Community College leaders tell legislators, “Fund Fairly”

Photos and story by Kelly Atwood, JC Publications Advisor

JACKSON – Several supporters of state community and junior colleges spoke at Capitol Day March 4, at the state capitol in Jackson to share why the two-year colleges should be funded fairly.

Mississippi Faculty Association for Community and Junior Colleges President Marilyn Ford said that for more than 10 years now, she’s been participating in Capitol Day to ask for additional funding for community colleges.

“While many personnel and teaching paradigms have changed too many unfortunate aspects such as funding have not changed,” Ford said. “Many of us teach overloads, despite the fact that we’ve already spent hours in the classroom teaching, advising, guiding over 100 students in addition to the committee obligations, sponsorships with clubs and organizations, not because we have so much time on our hands, but because we love what we do, despite quite frankly, we haven’t had state-supported raises in a number of years.”

The 15 state community colleges share seven cents of every educational dollar spent by the state of Mississippi, with the other 93 percent of that dollar being shared between universities and K-12. That means the seven cents of every educational dollar is divided among the 15 community colleges.

Mississippi Association of Community and Junior Colleges representative and Holmes Community College President Dr. Jim Haffey explained that there’s been an emphasis this session and last session on a teacher pay raise for community colleges, but that there hasn’t been a significant one for the past 11 years. He pointed out that community college instructors are required to have the same master’s degrees and credentials as university professors.

“Based on this, most reasonable people would make the argument that community college instructors should make at least the average between a K-12 teacher and a university professor,” said Haffey. “However, Mississippi has not made that a priority. I urge our legislators to make it a priority and begin addressing the $9000 gap per instructor that exists between our community college instructors’ salaries and the mid-point salary in education.”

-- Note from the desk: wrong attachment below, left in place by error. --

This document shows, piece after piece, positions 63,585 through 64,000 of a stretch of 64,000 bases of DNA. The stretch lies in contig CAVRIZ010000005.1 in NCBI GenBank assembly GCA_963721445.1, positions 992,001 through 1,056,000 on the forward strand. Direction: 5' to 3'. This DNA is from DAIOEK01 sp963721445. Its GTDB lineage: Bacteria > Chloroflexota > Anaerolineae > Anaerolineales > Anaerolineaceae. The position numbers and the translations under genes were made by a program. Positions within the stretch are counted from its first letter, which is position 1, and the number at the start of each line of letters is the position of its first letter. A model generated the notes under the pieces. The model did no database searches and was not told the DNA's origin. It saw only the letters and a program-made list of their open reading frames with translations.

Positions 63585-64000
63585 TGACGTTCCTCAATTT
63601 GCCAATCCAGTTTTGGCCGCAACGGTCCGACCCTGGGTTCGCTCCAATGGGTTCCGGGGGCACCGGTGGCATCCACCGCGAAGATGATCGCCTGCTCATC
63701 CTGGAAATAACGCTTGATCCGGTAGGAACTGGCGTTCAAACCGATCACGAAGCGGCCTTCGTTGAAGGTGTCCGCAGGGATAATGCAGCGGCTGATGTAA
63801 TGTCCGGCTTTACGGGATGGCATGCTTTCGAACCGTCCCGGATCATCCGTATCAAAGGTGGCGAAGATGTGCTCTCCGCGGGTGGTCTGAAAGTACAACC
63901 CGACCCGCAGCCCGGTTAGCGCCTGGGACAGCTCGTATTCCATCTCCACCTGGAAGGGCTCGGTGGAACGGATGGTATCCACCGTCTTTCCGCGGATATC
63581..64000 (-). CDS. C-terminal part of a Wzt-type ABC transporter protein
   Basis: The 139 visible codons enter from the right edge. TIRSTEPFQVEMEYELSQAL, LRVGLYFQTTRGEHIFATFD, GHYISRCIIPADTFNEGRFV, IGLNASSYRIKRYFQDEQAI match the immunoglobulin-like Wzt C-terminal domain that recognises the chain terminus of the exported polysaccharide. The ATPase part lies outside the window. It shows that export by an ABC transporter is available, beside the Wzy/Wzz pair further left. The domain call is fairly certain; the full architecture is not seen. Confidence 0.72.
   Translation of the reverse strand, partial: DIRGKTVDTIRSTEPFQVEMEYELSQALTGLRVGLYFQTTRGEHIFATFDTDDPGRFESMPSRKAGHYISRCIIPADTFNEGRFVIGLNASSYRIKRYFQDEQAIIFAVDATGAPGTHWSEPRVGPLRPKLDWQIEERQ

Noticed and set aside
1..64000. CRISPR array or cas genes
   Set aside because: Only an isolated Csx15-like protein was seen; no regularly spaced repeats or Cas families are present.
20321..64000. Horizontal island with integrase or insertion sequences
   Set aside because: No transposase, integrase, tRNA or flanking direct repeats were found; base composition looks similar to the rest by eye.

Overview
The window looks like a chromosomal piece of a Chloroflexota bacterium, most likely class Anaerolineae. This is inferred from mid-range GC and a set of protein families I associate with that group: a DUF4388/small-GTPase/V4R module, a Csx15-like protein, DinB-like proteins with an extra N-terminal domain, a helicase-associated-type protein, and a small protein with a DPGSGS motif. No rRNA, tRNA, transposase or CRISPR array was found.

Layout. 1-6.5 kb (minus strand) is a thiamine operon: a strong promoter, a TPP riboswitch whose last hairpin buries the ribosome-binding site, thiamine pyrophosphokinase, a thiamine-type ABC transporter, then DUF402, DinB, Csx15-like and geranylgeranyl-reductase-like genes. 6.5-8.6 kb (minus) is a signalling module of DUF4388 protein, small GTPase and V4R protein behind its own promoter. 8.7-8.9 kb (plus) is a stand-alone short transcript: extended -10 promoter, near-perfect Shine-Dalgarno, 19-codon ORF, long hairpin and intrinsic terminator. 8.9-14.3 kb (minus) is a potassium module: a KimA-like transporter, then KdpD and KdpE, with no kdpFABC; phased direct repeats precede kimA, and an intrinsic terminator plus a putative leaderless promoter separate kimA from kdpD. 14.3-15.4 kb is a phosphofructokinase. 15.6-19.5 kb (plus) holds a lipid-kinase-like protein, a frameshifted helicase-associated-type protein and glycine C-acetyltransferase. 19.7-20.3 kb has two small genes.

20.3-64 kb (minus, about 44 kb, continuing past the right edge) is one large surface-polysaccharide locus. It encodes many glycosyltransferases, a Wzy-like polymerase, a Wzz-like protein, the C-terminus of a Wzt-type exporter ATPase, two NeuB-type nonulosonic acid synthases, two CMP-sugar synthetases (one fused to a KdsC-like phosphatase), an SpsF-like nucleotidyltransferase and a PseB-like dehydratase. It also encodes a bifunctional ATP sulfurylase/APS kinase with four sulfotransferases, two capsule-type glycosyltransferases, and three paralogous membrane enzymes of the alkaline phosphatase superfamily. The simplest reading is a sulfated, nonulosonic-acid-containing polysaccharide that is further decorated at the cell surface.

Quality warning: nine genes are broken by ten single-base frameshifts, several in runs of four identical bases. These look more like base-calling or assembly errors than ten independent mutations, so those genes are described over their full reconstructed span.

Community college alumnus, Dr. Anna Hailey-Sharpe and Michael Evans spoke about their experiences with attending a community college.

Sharpe, who grew up in a small farming community in rural Kemper County, attended a high school with a graduating class of 30 people. She chose to attend East Mississippi Community College to help provide a smooth transition between high school and university. Now a physician, Sharpe said attending EMCC was instrumental in developing skills she needed later in life, such as working with people from diverse backgrounds. She also created friendships with her instructors which continue to today.

Evans was given an internship opportunity while a student at PRCC that turned into his current job. Working for Kohler, he has zero college debt. He said his college instructors took him out of his comfort zone and empowered him with the tools and knowledge he needed to succeed. He said he believes that “community college is the number one way for young men and women to climb out of poverty in the state of Mississippi.”

The group shared statistics which reveal the importance of community colleges to the state and economy. Haffey said college graduates with an associate degree will earn $537,000 more over a 40-year career than those without associate degrees. In addition to the nearly 100,000 community college students in the state, an additional 100,000 attend workforce college classes.

“In recent years, community colleges were cut 11 percent,” said Haffey. “We were forced to close programs that were not cost-effective to operate with limited state funding. When we close these programs, Mississippians lose an opportunity to better their lives. Those cuts still have not been restored as of today.”

Pearl River Community College instructor and MFACJC VP/Pres elect David Collum pointed out the expectations the state has for community colleges.

“We’re asked to take students who are unsuccessful in K-12and bring them back in the educational fold,” said Collum. “We’re asked to take students and prepare them to transfer to prestigious universities. We’re asked to train students to enter the workforce and be the backbone of Mississippi’s economy.”

Collum said he knows students who came to PRCC to obtain their GED, then completed PRCC and went on to Harvard or Columbia University. He said for some students, the community college is their only option for higher education.

“There is no greater conduit out of poverty, out of generational poverty, than education and there is no one who gives greater access to education than community colleges with their open-door policy,” Collum said.

Collum said he believes there are still opportunities to help additional potential students by providing more options at the community college level.

“If we are going to expand options for the people of Mississippi, we must be properly funded,” said Collum. “Mississippi receives a $4 return on every dollar spent on Mississippi community colleges, and these colleges only receive 7 percent of the state’s educational budget. I believe it’s not only fiscally responsible to invest in community colleges, I believe it’s fiscally irresponsible not to.”